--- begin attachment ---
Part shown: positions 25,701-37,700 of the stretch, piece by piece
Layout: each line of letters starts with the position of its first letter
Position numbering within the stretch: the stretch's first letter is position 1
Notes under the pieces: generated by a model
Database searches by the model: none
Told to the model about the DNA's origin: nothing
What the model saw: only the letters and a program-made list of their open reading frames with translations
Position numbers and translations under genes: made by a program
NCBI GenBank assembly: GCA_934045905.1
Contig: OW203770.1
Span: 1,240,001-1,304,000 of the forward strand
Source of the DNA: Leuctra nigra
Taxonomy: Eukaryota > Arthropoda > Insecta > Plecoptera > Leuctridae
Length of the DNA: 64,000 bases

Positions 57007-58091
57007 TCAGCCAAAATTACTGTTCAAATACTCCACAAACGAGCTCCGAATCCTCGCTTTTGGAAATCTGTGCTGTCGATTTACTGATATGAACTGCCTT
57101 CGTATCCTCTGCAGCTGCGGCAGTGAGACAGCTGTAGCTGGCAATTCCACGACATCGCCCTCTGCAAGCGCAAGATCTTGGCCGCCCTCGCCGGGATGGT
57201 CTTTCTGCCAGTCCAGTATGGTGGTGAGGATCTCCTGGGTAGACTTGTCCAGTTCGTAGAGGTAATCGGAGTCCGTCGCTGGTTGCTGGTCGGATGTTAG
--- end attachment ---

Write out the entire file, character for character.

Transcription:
Part shown: positions 25,701-37,700 of the stretch, piece by piece
Layout: each line of letters starts with the position of its first letter
Position numbering within the stretch: the stretch's first letter is position 1
Notes under the pieces: generated by a model
Database searches by the model: none
Told to the model about the DNA's origin: nothing
What the model saw: only the letters and a program-made list of their open reading frames with translations
Position numbers and translations under genes: made by a program
NCBI GenBank assembly: GCA_934045905.1
Contig: OW203770.1
Span: 1,240,001-1,304,000 of the forward strand
Source of the DNA: Leuctra nigra
Taxonomy: Eukaryota > Arthropoda > Insecta > Plecoptera > Leuctridae
Length of the DNA: 64,000 bases

Positions 57007-58091
57007 TCAGCCAAAATTACTGTTCAAATACTCCACAAACGAGCTCCGAATCCTCGCTTTTGGAAATCTGTGCTGTCGATTTACTGATATGAACTGCCTT
57101 CGTATCCTCTGCAGCTGCGGCAGTGAGACAGCTGTAGCTGGCAATTCCACGACATCGCCCTCTGCAAGCGCAAGATCTTGGCCGCCCTCGCCGGGATGGT
57201 CTTTCTGCCAGTCCAGTATGGTGGTGAGGATCTCCTGGGTAGACTTGTCCAGTTCGTAGAGGTAATCGGAGTCCGTCGCTGGTTGCTGGTCGGATGTTAG